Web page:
European Court of Justice landmark decision of 6 October 2015 brings an end to Safe Harbour

on Oct 9, 2015 in News

Earlier this week, the Court of Justice of the European Union (CJEU) issued its long-awaited ruling in the case of Maximilan Schrems v. Irish Data Protection Commissioner (C-362/14) and basically killed the Safe Harbour Decision, adopted by the European Commission in 2010 for cross-border transfers of personal data from the EU to the US. This is the beginning of a new era in terms of EU-US data exchanges or even data protection regulation “tout court”.

A recap of the facts

The case started with a young Austrian citizen, Max Schrems, with a Facebook account.

When Max heard Edward Snowden’s revelations in 2013 about the massive and undifferentiated surveillance by US intelligence services on personal data in, amongst others, social media platforms, he felt something was not right. He lodged a formal complaint with the Irish Data Protection Authority (DPA) claiming the US laws and practices did not offer adequate protection against the US surveillance practices on Facebook, as required under EU law to safeguard EU fundamental rights to privacy and data protection.

The Irish DPA rejected the claim arguing their hands were tied as the European Commission itself had confirmed in 2010 that the US, or at least its Safe Harbour framework, offered an adequate level of protection. In appeal, the High Court of Ireland did not find the situation to be so self-evident and escalated the case to the CJEU. The key question at hand was whether a national DPA is bound by such a decision of the European Commission in the course of an investigation.

What exactly is Safe Harbour?

Under the existing Data Protection Directive (95/46/EC), personal data can only be transferred outside the EU if the country of destination provides an adequate level of protection. The European Commission has the power to decide whether a country offers an adequate level of protection via adequacy decisions. In 2000 it adopted the Safe Harbour Decision, which was one of the core mechanisms in the past 15 years for personal data transfers from EU to US organisations having voluntary self-certified under the US Safe Harbour framework).

What did the CJEU decide?

Law Square was present at the hearings and it was clear that the CJEU meant serious business. Both the Judge Rapporteur and the Advocate General took the opportunity to drill into the key principles and critical issues at hand regarding EU data protection law. The events translated in the somewhat expected – though still bold –CJEU Judgment of last Tuesday 6 October 2015 declaring the Safe Harbour adequacy decision invalid. In line with Advocate General Bot’s opinion, the CJEU argued that the existence of a Commission Decision cannot eliminate or reduce the powers of national DPA’s under EU law. In other words, national DPA’s maintain their powers to investigate in full independence whether a transfer of personal data is in line with EU data protection law, irrespective of whether there is an adequacy decision. The CJEU Judgment also offers other ground-breaking arguments which will fuel forthcoming Law Square news alerts.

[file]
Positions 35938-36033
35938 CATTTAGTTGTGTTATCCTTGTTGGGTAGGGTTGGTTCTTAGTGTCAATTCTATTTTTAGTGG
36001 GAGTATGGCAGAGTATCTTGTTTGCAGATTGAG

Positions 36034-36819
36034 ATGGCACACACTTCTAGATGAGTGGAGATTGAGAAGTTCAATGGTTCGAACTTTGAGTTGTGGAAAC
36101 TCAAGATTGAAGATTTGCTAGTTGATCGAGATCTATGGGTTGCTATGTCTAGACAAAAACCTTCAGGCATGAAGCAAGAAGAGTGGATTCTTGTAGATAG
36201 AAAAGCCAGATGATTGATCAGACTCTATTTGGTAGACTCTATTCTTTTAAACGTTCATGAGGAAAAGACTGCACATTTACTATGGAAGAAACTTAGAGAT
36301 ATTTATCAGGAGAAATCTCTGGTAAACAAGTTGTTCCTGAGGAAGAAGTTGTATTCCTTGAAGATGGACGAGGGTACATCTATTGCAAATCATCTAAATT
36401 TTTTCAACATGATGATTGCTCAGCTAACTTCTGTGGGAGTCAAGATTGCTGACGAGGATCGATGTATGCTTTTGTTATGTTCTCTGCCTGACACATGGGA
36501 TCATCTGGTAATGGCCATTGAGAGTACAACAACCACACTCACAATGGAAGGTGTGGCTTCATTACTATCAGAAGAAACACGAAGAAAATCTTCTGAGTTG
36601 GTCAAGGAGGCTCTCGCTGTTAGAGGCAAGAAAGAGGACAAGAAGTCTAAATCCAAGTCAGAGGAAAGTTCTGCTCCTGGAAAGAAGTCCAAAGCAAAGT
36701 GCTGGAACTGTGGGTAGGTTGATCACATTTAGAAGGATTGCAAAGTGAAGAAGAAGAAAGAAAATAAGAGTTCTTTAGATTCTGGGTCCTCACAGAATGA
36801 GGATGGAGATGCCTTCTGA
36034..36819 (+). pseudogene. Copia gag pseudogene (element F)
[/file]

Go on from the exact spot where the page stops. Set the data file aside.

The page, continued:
What does this mean for businesses?

Personal data transfers to the US based on Safe Harbour are now unlawful. If you are transferring personal data from the EU to the US, this matter should be put on the next agenda of your board or decision-makers. Also check with your IT suppliers whether they route your personal data through the US in any way.

New impact / adequacy assessments need to be performed and corrective measures need to be put in place to provide a lawful basis for these cross-border transfers as soon as is reasonably possible within your organisation. There are in fact other options aside from Safe Harbour.

Tackle this issue as soon as possible. While we expect some leniency from DPA’s in the wake of the CJEU Judgment, we cannot exclude that some DPA’s will take immediate enforcement actions. In that case, it’s best if you at least have an assessment and action plan ready.

Carolyne Vande Vorst
Advocaat vennoot/Avocat associé
Data protection & Privacy, IT & IP, Business Contracts, Consumer regulations
+32 (0)2 710 91 28